Suddenly, at 8:58 a.m. EST, Husband made his first radio contact since entry interface a quarter of an hour earlier. He started to call Mission Control, but his words were abruptly cut off. A few seconds later came a loss of temperature and pressure data from both the inboard and outboard tires of Columbia’s landing gear in the left well. If the tires were holed or losing pressure, it was very bad news, for STS-107 was a “heavyweight” mission, with the fully-loaded Spacehab Double Module and an experiment pallet in her payload bay. A “wheels-up” belly landing was not expected to be survivable. The astronauts would need to perform a never-before-tried bailout, utilizing an escape pole system implemented after Challenger, but even this hazardous exercise could not be attempted until Columbia was at much lower altitude and at much lower airspeed.
After hearing Jeff Kling’s report, astronaut Charlie Hobaugh—the lead Capcom on duty that morning and the man responsible for talking directly to the STS-107 crew—called Husband to inform him of the anomalous tire pressure messages. Hobaugh also asked Husband to repeat his last comment. There was no reply from the rapidly-descending Columbia. By now, LeRoy Cain was pressing Kling for answers on whether the messages were due to faulty instrumentation, but was advised that all associated sensors were reading “off-scale-low”. They had simply stopped working.
Seconds later, at 8:59:32 a.m., Rick Husband tried again to contact Mission Control. These were to be the last words ever received from Space Shuttle Columbia.
“Roger,” he said, presumably acknowledging Hobaugh’s earlier pressure call, “uh, buh…”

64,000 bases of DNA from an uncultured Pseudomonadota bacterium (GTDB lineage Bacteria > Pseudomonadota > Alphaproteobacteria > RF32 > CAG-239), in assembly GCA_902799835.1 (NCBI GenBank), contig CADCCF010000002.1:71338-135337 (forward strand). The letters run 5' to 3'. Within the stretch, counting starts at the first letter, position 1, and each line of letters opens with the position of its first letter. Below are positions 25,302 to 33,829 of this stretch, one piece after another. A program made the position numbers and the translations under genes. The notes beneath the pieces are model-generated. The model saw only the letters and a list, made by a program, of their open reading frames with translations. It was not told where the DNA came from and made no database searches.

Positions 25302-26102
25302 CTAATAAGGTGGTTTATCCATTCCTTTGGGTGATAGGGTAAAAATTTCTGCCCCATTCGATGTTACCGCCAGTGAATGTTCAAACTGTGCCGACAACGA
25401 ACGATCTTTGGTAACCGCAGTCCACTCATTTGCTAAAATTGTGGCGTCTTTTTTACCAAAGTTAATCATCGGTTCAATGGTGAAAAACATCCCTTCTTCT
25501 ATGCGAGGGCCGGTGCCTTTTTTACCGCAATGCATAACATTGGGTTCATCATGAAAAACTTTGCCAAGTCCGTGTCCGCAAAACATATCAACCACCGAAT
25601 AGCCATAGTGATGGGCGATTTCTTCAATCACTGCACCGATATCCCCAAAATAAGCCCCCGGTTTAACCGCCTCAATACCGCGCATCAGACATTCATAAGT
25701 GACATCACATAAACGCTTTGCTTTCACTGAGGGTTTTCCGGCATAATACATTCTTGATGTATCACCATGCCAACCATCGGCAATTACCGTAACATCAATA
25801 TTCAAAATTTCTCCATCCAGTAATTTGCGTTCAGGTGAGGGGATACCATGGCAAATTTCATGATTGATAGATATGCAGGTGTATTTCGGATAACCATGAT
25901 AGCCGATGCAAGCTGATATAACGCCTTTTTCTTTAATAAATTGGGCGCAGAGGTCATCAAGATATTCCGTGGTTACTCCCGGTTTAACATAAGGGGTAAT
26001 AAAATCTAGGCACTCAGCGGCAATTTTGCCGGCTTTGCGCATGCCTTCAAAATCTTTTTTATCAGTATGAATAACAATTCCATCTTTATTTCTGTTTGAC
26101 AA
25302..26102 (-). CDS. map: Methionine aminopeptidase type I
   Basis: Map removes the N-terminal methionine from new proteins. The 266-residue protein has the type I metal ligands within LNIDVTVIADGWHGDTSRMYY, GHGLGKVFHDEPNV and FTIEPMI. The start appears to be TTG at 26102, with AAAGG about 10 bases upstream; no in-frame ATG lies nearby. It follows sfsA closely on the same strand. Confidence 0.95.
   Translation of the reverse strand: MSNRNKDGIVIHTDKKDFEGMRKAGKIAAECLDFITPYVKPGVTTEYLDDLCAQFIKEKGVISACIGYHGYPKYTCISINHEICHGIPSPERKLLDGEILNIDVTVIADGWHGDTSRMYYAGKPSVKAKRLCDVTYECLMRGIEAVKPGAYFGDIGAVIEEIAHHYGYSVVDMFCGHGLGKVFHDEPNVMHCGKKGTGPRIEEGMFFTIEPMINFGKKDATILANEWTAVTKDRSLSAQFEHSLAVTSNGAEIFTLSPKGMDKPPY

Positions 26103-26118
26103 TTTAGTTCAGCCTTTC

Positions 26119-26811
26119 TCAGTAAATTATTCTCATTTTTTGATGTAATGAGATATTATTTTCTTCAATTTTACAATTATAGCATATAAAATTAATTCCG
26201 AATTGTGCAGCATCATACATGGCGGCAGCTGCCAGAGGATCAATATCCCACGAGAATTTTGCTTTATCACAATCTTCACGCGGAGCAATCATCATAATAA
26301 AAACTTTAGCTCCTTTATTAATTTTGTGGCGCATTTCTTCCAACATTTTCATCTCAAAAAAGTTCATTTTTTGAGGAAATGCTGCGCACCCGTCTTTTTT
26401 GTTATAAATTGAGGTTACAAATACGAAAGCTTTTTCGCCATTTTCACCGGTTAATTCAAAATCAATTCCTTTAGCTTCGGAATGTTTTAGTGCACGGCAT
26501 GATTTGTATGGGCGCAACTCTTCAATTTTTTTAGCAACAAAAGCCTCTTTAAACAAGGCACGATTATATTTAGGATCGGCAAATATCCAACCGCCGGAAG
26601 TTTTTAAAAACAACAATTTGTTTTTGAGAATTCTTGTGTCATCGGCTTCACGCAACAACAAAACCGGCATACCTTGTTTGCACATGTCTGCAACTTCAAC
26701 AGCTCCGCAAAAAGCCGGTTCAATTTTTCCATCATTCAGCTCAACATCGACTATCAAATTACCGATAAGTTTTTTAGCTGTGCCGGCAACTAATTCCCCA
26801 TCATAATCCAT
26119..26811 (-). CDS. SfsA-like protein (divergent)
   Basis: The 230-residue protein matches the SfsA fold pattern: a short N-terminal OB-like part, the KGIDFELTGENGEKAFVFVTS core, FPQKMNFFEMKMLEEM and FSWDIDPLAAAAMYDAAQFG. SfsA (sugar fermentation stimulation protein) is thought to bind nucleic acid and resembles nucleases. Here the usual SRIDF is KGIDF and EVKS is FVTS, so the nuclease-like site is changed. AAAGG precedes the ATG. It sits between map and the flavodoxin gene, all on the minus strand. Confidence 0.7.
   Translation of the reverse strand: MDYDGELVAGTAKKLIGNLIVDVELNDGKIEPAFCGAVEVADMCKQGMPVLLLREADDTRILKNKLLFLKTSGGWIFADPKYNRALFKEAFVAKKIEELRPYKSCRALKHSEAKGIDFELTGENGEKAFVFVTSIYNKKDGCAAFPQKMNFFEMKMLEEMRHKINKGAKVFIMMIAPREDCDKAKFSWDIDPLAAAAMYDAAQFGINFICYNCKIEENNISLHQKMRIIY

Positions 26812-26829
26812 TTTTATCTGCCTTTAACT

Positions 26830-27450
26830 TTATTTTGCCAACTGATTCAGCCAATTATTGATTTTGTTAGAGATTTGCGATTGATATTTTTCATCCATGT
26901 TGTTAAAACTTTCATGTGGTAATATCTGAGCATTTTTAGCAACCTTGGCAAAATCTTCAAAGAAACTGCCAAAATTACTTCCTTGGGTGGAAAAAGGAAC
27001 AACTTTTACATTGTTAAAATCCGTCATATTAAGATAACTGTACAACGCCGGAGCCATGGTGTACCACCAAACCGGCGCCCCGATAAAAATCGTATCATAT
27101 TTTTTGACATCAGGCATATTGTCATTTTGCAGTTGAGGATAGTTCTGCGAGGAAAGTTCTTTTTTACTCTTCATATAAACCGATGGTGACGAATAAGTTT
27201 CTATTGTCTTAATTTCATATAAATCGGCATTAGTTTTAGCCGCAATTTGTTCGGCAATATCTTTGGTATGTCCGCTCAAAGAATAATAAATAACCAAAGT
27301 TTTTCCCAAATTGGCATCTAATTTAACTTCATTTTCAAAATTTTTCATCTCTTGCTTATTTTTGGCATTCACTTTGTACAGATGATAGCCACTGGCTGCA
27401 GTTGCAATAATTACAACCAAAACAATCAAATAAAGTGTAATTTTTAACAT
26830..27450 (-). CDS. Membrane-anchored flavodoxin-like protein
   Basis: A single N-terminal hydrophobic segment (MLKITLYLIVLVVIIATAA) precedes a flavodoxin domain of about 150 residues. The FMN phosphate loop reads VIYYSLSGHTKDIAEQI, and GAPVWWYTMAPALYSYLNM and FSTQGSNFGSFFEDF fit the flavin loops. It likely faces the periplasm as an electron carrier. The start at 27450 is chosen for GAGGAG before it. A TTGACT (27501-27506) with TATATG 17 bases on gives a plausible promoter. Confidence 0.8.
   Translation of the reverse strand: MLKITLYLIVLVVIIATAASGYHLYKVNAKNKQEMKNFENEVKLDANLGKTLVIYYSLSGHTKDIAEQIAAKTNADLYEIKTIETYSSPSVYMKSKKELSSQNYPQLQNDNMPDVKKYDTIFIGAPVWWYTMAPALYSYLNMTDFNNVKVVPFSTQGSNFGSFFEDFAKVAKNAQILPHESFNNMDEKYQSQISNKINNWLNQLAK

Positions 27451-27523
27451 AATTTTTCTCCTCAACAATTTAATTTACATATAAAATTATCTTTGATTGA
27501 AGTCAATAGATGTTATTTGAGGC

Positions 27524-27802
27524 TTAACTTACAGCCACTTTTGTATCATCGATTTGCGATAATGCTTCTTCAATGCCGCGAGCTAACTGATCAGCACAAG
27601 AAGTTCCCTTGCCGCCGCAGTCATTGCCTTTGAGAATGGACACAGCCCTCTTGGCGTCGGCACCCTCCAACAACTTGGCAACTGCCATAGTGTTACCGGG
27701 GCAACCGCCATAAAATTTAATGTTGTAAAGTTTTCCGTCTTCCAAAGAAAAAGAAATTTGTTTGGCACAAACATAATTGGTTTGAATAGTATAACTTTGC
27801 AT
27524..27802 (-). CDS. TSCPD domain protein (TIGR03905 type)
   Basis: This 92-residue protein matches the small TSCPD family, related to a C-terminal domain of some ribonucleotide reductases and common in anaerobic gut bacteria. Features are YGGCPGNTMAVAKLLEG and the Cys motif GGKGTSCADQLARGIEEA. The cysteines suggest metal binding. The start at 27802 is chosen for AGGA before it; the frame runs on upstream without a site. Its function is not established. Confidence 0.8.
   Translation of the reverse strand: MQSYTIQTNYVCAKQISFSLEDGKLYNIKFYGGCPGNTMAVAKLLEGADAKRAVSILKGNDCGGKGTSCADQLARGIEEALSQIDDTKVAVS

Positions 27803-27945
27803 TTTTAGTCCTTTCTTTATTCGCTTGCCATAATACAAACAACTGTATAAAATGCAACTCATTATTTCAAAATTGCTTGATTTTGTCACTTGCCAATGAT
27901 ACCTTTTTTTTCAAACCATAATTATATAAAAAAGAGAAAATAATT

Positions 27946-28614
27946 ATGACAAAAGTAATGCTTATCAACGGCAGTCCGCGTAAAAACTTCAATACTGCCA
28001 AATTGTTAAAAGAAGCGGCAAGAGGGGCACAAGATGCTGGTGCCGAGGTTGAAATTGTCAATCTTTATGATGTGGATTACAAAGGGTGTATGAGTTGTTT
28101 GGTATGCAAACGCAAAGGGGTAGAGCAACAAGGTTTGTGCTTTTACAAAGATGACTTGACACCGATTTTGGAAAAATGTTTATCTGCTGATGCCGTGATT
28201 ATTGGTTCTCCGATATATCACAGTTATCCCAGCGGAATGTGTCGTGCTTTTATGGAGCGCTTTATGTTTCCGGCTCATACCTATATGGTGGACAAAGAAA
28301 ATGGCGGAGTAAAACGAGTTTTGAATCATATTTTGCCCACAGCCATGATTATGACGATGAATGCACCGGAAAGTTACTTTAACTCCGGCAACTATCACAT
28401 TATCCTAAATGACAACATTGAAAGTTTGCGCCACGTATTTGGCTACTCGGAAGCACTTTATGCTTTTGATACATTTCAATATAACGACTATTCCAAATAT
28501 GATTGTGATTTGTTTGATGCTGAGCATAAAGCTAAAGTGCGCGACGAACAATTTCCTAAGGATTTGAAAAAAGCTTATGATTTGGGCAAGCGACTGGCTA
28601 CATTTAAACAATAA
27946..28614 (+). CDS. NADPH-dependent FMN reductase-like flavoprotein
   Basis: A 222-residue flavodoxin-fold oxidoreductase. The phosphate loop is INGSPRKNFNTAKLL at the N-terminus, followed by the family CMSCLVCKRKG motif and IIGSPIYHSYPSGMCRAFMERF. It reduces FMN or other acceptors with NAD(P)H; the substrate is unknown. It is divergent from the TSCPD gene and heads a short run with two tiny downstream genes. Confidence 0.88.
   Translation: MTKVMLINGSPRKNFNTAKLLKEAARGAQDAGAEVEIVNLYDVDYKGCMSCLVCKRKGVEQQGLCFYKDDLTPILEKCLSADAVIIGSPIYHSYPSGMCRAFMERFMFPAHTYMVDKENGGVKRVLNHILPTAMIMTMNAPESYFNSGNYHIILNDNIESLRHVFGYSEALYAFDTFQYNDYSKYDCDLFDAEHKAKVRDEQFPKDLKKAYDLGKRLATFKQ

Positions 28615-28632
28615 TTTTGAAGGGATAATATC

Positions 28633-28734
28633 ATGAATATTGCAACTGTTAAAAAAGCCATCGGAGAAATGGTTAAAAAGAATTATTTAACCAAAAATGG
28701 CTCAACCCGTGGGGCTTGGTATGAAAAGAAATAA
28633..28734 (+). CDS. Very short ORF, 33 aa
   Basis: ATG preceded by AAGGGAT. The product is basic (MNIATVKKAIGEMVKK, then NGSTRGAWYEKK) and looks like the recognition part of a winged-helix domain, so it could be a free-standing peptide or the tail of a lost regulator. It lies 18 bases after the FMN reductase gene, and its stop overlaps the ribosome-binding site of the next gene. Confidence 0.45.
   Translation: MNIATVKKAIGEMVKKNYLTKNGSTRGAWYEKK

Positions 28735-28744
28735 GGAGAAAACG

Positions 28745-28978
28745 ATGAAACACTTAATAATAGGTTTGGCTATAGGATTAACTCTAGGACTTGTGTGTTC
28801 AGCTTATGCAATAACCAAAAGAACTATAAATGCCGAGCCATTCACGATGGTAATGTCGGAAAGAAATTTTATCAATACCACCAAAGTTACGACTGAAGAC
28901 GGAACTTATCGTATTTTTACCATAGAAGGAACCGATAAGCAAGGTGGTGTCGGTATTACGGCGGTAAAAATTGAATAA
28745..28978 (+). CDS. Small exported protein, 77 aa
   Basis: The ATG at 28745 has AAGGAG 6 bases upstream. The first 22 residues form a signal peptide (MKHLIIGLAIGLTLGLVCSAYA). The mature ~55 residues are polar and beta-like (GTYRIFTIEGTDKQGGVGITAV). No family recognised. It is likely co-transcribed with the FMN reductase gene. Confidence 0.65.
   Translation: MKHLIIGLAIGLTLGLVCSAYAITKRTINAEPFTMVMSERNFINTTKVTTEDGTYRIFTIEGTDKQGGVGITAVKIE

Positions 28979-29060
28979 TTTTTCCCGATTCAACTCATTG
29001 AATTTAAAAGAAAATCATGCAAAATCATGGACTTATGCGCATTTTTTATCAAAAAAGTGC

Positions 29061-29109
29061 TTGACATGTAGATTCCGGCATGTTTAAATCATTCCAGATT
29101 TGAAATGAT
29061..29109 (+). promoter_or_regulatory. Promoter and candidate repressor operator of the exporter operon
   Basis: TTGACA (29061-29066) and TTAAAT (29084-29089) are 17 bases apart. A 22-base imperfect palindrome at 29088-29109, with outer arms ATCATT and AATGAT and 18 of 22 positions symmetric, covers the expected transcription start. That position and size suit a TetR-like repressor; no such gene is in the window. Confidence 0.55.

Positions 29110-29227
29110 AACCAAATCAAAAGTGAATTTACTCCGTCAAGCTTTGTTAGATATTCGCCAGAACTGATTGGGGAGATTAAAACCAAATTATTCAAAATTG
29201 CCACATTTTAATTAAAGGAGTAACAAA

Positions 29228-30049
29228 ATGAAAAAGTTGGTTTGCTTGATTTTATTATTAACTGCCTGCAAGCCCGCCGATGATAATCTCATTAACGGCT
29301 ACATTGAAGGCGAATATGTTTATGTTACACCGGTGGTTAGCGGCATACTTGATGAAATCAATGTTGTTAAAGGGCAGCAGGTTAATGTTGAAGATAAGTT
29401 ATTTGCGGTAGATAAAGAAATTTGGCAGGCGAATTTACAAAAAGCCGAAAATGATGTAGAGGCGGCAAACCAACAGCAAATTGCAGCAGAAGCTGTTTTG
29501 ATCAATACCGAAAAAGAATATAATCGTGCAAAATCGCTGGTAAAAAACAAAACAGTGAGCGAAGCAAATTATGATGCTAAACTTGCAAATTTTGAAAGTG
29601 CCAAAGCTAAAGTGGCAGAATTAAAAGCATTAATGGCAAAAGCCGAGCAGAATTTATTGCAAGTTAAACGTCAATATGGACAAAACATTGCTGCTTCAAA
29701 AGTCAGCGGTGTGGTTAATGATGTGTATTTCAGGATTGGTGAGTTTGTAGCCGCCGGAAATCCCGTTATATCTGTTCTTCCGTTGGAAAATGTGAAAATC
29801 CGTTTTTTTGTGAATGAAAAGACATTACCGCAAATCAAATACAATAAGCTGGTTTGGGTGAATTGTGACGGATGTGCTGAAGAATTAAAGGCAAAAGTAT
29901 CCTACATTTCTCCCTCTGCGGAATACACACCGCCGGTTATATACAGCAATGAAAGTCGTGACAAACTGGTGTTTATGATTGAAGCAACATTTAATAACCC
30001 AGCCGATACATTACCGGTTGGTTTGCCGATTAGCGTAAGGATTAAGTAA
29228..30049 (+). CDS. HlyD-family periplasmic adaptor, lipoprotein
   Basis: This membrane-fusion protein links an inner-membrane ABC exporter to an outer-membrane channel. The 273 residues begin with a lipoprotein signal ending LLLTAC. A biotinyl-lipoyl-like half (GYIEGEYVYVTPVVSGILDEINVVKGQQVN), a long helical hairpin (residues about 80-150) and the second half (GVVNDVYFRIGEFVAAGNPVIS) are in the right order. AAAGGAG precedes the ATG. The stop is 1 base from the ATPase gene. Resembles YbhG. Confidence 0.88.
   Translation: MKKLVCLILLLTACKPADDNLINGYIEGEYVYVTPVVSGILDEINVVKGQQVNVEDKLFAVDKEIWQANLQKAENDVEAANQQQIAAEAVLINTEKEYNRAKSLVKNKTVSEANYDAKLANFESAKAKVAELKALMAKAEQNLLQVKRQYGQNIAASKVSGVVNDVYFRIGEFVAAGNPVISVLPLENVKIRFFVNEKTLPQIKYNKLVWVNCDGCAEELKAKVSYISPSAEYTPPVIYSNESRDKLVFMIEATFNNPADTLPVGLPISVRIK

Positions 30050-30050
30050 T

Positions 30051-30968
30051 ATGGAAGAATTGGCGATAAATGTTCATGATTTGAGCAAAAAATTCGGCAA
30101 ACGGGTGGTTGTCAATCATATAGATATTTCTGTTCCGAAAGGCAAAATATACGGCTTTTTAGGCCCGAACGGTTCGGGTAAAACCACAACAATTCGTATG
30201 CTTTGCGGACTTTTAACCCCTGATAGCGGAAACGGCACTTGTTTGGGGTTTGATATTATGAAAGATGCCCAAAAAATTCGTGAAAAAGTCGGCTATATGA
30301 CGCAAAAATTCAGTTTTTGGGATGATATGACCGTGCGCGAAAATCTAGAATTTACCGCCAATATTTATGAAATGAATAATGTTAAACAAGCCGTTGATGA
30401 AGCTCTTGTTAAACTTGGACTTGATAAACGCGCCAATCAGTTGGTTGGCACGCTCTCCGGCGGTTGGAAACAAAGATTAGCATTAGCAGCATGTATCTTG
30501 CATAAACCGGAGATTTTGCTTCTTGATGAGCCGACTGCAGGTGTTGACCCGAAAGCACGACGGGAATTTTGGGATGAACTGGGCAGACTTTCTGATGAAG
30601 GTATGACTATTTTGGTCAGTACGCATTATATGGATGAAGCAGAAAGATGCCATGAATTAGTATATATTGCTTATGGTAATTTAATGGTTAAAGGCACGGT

At that point, his words were cut off in mid-sentence, together with the flow of data from the orbiter. Communications were never restored. Thirty-two seconds after Husband’s partial transmission, a ground-based observer with a camcorder shot video footage of multiple debris contrails streaking like tears across the Texas sky.
With telemetry broken, the atmosphere in Mission Control was becoming increasingly uncomfortable. Kling told Cain that there was no common thread between the tire pressure messages and the earlier hydraulic sensor failures; moreover, other instrumentation for monitoring the positions of the orbiter’s nose and main landing gear had also been lost. As the seconds of radio silence stretched longer, Cain asked Instrumentation and Communications Officer (INCO) Laura Hoppe how long she expected the intermittent “comm” to last. She admitted that she expected some ratty comm, but was surprised and puzzled by how protracted and “solid” it was.
“Columbia, Houston, comm check,” radioed Charlie Hobaugh at 9:03 a.m. His words were greeted only by static and by the echo of his own voice in the deathly-silent Mission Control. A minute later, he repeated the call. Again, there was no reply.